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17.7 The Committee also has a duty to report to Parliament any alterations which in its opinion, should be made to the form of the Public Accounts or in the method of keeping them, or in the method of collection, receipts, custody, disposal, issue or use of stores and other property.
17.8 The Reports of the Public Accounts Committee are then forwarded to the Secretary for Finance who should deliberate with Departments concerning the Committee suggestions and criticisms.
17.9 Any conclusions reached after these deliberations are communicated to the Public Accounts Committee by means of a Finance Minute, which the Committee tables in Parliament.
17.10 This Inquiry and the Report to the National Parliament has been sent in draft form to the Secretary for Finance for comment and after the Report is tabled in the Parliament will be delivered to the Auditor General for the discussion process to ensue.
18 DUTIES AND FUNCTIONS OF THE DEPARTMENT OF FINANCE.
Duty to Keep and Submit the Public Accounts.
18.1 By Section 3 (3) of the Public Finances Management Act 1995 the Minister responsible for financial matters is required to:
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“As soon as practicable after the end of each fiscal year, the Minister shall cause to be prepared a detailed Statement of the receipts and expenditure of the Public Account during the fiscal year, and send it to the Auditor General”.
18.2 By Sub-Section 2 of the Public Finances (Management) Act 1995;
“Public Account” is defined as follows:
“Public Account” means a Public Account established by Section 10 (1) and in relation to a Provincial Government or a Local Level Government established under the Organic Law on Provincial Governments and Local Level Governments, meaning the General Revenue Fund and the Trust Fund established for that Provincial Government or Local Level Government”.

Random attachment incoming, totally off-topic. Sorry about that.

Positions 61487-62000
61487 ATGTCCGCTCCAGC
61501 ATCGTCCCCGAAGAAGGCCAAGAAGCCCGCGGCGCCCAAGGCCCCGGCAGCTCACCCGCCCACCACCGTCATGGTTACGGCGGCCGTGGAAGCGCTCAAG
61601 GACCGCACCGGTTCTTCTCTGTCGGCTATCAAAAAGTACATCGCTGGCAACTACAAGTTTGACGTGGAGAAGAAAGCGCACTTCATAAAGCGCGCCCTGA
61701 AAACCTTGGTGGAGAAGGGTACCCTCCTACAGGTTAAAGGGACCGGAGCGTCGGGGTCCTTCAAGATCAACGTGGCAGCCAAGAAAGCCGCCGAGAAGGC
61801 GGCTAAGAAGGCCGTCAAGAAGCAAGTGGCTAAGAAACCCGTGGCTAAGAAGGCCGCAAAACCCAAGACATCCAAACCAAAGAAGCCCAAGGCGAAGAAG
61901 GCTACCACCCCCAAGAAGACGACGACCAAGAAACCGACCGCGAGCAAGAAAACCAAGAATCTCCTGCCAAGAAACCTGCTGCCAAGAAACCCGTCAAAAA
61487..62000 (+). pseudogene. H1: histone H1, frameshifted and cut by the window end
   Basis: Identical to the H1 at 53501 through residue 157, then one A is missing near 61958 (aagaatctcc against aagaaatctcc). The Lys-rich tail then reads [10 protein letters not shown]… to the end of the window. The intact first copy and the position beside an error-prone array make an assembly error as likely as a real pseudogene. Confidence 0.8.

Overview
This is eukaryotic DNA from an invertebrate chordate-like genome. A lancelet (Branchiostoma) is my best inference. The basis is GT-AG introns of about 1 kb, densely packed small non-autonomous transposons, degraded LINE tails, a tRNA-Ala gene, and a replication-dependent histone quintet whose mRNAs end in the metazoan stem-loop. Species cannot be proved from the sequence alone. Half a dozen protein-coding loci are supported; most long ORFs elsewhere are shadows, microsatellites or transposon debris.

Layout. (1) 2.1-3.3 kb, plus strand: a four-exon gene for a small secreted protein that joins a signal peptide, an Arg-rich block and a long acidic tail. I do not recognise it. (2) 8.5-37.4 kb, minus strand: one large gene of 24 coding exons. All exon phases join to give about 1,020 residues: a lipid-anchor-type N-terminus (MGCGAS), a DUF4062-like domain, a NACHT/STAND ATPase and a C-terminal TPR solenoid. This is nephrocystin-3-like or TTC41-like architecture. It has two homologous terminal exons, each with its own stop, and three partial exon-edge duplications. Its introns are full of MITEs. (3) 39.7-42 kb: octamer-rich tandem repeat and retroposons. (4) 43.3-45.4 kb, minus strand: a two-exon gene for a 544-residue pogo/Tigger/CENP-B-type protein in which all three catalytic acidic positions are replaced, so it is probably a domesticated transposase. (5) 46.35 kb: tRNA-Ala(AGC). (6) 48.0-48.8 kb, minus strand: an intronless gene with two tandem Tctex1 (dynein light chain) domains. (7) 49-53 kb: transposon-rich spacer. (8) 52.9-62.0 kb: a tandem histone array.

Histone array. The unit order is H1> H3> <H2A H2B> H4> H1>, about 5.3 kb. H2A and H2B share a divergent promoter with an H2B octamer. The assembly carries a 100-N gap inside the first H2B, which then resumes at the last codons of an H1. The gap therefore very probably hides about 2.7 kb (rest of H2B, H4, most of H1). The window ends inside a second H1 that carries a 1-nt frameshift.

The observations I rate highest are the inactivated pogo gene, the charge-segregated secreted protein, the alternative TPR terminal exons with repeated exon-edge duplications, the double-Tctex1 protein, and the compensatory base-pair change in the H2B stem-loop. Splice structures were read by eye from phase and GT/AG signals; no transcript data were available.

18.3 Section 10 of the Public Finances (Management) Act 1995 reads as follows:
i) There shall be a Public Account for each of:
(a) The National Government; and
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(b) A Provincial Government or a Local Level Government established under the Organic Law on Provincial Governments and Local Level Governments.
ii) A Public Account established by Sub-Section (1) shall consist of:
(a) In the case of the National Government –
i. The Consolidated Revenue Fund; and
ii. The Trust Fund; and
iii. In the case of a Provincial or Local Level Government –
1. A General Revenue Fund; and
2. A Trust Fund.”
18.4 Section 11 of the Public Finances (Management) Act 1995 directs that the Public Account consisting of public monies, shall be kept in Banks which are approved by the Departmental Head of the Department responsible for financial management or in such a manner as the Departmental Head of that Department may direct.
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18.5 This Committee concludes that Section 3 of the Public Finances (Management) Act 1995 places responsibility on the Minister for Finance for the supervision of the finances of the Independent State of Papua New Guinea so as to ensure that a full accounting is made to the Parliament of all transactions involving public monies.
18.6 Under Section 3 (3) and (5) of the same Act, the Minister for Finance is required to cause the preparation of detailed statements of the receipts and expenditure of the Public Account for the fiscal year 2004 and send it to the Auditor General for the purpose of Audit.
18.7 The Committee further concludes that the Public Account presented by the Minister for Finance represents a statement of the entirety of the fiscal affairs of the Independent State of Papua New Guinea for the financial year 2004.
18.8 The Auditor General told this Committee:
“The provision of an Annual Report into the Public Account of Papua New Guinea is a Constitutional requirement made with the intention of informing Parliament through Audited Accounts, of the precise state of the Financial Management by Government. The accuracy of those Reports is fundamental to good governance. The provision of accurate and lawful primary records from all levels, arms, entities of Government is the primary
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statutory duty of the Head of the Department of Finance.”
18.9 This Committee must report that in 2004 the Auditor General has expressed numerous qualifications of his opinion on the Public Account as produced by the Department of Finance.
18.10 The Public Account was found by the Auditor General, in summary, to not be based upon proper accounts and records and to not give a true and fair view of the financial position of the Government of Papua New Guinea and the results of its operation for the year ended the 31st December 2004.